If you pick up a newspaper or, what is more likely nowadays, scan news sites on your computer or smartphone, generally you are left with a feeling that there is a higher percentage of bad news than good news. Europe is currently at ends with each other over the refugee crisis, America is facing new tragedies over its gun laws, and as per usual British tabloids are exaggerating stories about why families on benefits are nothing but scroungers of the nation.
So perhaps it is unsurprising why so many people are not reading the news. They say things like “I find it too depressing”, or they have given up caring about their country and its current affairs because “the country is fucked up”, or “if you ask me, this country has had it”.
Except personally I find this attitude irritating beyond belief. It encourages a notion of ignorance, and so when people to pay attention to the news they are easily taken in by a sensationalist headline and jump on either the supportive or hostile bandwagon with little more than a few general facts to support their opinion. Or even worse, they do not care at all what is happening in their country or the world quite simply because it is not affecting them. A voice of the British left wing, Owen Jones, has called for the refugees to be thought of as the humans they are, not as statistics. And I have read about journalists in Brazil brutally murdered for criticizing the government, yet, correct me if I’m wrong, but I have not heard about a national outcry for justice, and for freedom of speech to be protected. I am a huge advocate of human rights, and a proud member of Amnesty International, and I am constantly reading about how human rights are exploited on numerous levels. But around me I see very little concern, and even less being done, simply because it isn’t happening on our own back doors.
It seems the length people are willing to go to show their support or concern for a specific cause is a quick post on social media: sometimes a link, sometimes a profile picture update. Now, I am in full support of using simple social media techniques to raise awareness and encourage social concern. The ‘No Make Up Selfie’ seemed to start out as a vanity project, but thankfully people started questioning its use, and instead of a simple selfie people donated in the masses to breast cancer research, and even spread photos of how to check for signs of breast cancer. But more often than not, it is hardly used for productive means. People scroll past posts that provide information and calls to raise awareness, and posting a picture appears to be satisfactory enough for many to display their support for a cause, despite its little real effect. On the other hand, the incredibly well-known Humans of New York blog does demonstrate how a simple photo and caption can create overwhelming waves of empathy, and has led to many charitable causes emerging for featured individuals.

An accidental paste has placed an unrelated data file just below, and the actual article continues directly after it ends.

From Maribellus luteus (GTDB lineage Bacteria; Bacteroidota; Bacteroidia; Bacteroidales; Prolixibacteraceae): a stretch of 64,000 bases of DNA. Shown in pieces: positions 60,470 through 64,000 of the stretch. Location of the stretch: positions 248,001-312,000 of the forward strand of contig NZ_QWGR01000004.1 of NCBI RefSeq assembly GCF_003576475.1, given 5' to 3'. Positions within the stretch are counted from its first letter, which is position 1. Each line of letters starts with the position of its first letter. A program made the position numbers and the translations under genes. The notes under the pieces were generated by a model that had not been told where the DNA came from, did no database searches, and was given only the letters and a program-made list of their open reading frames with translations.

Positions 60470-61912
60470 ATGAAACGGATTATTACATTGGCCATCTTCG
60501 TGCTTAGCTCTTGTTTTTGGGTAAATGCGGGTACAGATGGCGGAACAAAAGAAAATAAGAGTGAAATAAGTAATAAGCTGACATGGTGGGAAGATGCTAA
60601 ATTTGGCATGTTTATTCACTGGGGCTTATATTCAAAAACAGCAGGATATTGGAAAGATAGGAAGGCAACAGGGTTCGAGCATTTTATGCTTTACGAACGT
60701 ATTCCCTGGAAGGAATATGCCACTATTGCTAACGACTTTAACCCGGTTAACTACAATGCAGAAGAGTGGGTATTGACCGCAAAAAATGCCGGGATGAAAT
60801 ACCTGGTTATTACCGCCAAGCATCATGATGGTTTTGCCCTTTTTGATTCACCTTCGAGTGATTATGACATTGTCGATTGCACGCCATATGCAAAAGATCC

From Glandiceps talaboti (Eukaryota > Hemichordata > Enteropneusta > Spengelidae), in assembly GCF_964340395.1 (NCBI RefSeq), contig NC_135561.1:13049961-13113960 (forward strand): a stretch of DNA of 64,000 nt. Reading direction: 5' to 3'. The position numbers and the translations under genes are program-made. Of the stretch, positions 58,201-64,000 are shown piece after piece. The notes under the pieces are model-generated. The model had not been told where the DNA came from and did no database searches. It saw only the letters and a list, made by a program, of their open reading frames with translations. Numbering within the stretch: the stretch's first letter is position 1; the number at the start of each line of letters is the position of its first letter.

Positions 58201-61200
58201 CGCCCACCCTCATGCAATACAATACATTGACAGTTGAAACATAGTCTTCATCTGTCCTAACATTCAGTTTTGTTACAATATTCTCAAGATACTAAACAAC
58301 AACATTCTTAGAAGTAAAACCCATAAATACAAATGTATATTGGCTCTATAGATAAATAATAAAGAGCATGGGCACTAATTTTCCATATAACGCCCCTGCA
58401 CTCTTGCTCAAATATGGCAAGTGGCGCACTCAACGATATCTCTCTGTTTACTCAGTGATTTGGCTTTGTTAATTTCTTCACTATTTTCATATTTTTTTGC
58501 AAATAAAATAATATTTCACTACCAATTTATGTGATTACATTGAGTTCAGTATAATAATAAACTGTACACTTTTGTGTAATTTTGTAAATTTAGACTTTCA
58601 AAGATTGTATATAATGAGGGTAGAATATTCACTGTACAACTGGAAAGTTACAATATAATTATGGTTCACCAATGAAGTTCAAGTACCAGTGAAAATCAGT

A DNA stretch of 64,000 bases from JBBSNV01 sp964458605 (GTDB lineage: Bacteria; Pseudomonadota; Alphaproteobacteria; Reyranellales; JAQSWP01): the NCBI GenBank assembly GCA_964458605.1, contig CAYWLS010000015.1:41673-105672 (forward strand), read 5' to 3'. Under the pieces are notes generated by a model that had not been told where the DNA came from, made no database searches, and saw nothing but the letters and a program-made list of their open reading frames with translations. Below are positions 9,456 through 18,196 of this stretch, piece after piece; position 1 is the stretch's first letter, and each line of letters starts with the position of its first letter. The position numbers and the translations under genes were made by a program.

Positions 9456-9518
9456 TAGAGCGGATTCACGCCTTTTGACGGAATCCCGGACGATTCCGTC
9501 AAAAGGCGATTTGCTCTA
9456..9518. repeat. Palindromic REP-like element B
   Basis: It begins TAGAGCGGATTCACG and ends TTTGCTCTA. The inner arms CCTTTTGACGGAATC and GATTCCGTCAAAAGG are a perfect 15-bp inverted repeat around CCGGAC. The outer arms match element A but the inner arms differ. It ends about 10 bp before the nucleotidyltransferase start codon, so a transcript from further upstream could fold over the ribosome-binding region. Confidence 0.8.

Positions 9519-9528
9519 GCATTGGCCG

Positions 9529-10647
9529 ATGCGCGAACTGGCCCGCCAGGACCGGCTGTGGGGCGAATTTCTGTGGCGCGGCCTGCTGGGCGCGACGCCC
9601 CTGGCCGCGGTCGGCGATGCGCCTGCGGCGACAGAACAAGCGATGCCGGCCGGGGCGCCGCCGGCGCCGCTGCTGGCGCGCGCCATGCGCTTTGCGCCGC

The key word: empathy. In my opinion it is not felt or encourage enough among the human race, and yet it is what has made us who we are: it helps us connect and is what makes our loved ones become loved, makes us cherish and understand art, and prevents us from becoming sociopaths. Yet if something is not happening to us, we fail to understand why it is horrific it is happening to someone else. The majority of us are lucky to not all have to experience hate crimes, natural disasters, or government corruption that goes beyond expenses scandals. But just because we don’t experience all those things first hand, does not mean they should be experienced by anyone, or that we should stand to one side and not do anything about it.
But apathy is also formed from a sense of disillusionment. People have no faith in the world, or a country that has “had it”. People have tried to make change happen, but rarely witness the results. They believe wars will always occur, inequality will always exist, and politicians will always only help themselves. But does this mean we should give up, and let apathy win? Only give concern to ourselves and immediate social circle? Ignore the news and only read lighthearted Buzzfeed articles, as fun as they can be? I have taken part in demonstrations, signed petitions, donated money, emailed politicians and more for various causes. Is it always met with success? Of course not, but I will keep trying to help causes I support because it is better than just shaking my head and tutting. I would recommend, if you have not, finding a charity you support- whether its for the environment, a medical condition, or to support humanitarian aid etc. Buy a membership, and keep up to date with their campaigns, their fundraising and their news. It’s a small step but the more people who did this, the more active and socially conscious we all become. The only way to see change is to keep trying, rather than just sitting on our hands or burying our heads in the sand.
I felt like finishing this rant off with a favourite song of mine. To me Frank Turner sums up in this song perfectly how disillusionment is easy to sink into, but that its better to continue with undefeated optimism.